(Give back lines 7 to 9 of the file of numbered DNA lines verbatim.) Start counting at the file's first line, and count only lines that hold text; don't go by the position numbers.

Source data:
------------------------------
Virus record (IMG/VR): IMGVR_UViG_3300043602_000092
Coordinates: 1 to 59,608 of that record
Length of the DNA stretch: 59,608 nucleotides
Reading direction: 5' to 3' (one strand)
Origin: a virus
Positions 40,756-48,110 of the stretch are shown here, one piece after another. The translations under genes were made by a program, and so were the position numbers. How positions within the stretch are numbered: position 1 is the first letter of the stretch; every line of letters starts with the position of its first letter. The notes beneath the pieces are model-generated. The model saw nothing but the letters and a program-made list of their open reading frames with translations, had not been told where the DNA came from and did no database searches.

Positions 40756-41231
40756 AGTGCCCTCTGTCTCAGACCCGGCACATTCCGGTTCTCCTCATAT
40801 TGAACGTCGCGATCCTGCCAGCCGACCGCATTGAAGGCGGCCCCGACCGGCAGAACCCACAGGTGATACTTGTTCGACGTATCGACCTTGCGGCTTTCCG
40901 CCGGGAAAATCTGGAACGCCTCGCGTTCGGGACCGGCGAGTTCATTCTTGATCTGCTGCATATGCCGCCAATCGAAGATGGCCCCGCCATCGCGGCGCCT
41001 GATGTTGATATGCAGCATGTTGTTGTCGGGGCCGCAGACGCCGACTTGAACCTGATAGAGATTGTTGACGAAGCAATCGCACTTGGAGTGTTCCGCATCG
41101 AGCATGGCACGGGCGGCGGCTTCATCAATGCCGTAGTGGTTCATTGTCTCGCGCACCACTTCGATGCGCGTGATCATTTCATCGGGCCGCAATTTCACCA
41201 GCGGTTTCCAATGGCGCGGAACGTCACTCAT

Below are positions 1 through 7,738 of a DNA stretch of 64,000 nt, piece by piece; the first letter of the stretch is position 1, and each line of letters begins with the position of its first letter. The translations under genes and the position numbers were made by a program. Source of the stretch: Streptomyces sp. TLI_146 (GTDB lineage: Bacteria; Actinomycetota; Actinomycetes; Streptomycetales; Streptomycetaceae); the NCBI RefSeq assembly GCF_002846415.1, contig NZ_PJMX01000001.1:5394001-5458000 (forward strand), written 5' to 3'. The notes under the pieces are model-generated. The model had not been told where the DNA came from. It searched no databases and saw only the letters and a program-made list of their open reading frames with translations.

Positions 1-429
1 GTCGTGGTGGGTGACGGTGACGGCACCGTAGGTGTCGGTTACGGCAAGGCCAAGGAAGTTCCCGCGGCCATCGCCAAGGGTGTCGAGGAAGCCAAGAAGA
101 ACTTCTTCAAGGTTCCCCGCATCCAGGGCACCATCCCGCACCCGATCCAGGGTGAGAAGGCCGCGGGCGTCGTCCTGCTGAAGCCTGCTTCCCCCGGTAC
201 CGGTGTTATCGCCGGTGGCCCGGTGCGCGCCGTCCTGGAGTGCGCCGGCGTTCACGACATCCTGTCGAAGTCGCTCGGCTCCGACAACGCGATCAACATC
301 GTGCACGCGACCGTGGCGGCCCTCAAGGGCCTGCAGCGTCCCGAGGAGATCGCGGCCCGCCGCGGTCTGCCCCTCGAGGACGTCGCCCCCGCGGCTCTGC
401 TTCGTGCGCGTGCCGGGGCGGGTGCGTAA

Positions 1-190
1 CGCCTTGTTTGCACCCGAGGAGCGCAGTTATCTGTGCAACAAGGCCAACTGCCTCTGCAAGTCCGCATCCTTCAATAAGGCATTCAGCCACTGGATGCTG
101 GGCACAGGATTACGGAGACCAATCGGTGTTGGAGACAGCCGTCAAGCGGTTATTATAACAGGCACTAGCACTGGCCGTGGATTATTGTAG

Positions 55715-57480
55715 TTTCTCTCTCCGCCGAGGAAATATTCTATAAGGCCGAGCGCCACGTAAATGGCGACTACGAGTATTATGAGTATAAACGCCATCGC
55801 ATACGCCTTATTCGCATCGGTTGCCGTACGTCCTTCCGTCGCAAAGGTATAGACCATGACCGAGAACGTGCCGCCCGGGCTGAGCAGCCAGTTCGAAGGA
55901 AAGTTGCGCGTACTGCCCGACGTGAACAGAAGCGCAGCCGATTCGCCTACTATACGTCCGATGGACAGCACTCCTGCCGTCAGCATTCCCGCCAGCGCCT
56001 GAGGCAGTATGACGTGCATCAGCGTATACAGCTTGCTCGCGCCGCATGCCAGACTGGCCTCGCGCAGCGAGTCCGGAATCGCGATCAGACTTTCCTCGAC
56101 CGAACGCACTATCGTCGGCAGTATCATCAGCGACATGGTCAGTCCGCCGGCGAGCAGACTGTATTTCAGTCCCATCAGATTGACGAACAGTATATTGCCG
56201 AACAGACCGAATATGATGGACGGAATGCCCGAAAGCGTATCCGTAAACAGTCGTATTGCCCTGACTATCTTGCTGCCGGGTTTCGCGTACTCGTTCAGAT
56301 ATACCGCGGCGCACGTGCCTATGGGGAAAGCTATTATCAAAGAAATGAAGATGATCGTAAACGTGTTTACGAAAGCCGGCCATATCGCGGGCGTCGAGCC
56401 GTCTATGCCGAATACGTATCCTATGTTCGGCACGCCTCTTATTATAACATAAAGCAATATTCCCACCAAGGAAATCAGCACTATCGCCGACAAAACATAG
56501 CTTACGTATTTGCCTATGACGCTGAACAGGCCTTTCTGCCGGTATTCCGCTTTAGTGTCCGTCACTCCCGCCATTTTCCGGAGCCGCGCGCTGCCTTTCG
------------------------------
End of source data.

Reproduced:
Positions 40756-41231
40756 AGTGCCCTCTGTCTCAGACCCGGCACATTCCGGTTCTCCTCATAT
40801 TGAACGTCGCGATCCTGCCAGCCGACCGCATTGAAGGCGGCCCCGACCGGCAGAACCCACAGGTGATACTTGTTCGACGTATCGACCTTGCGGCTTTCCG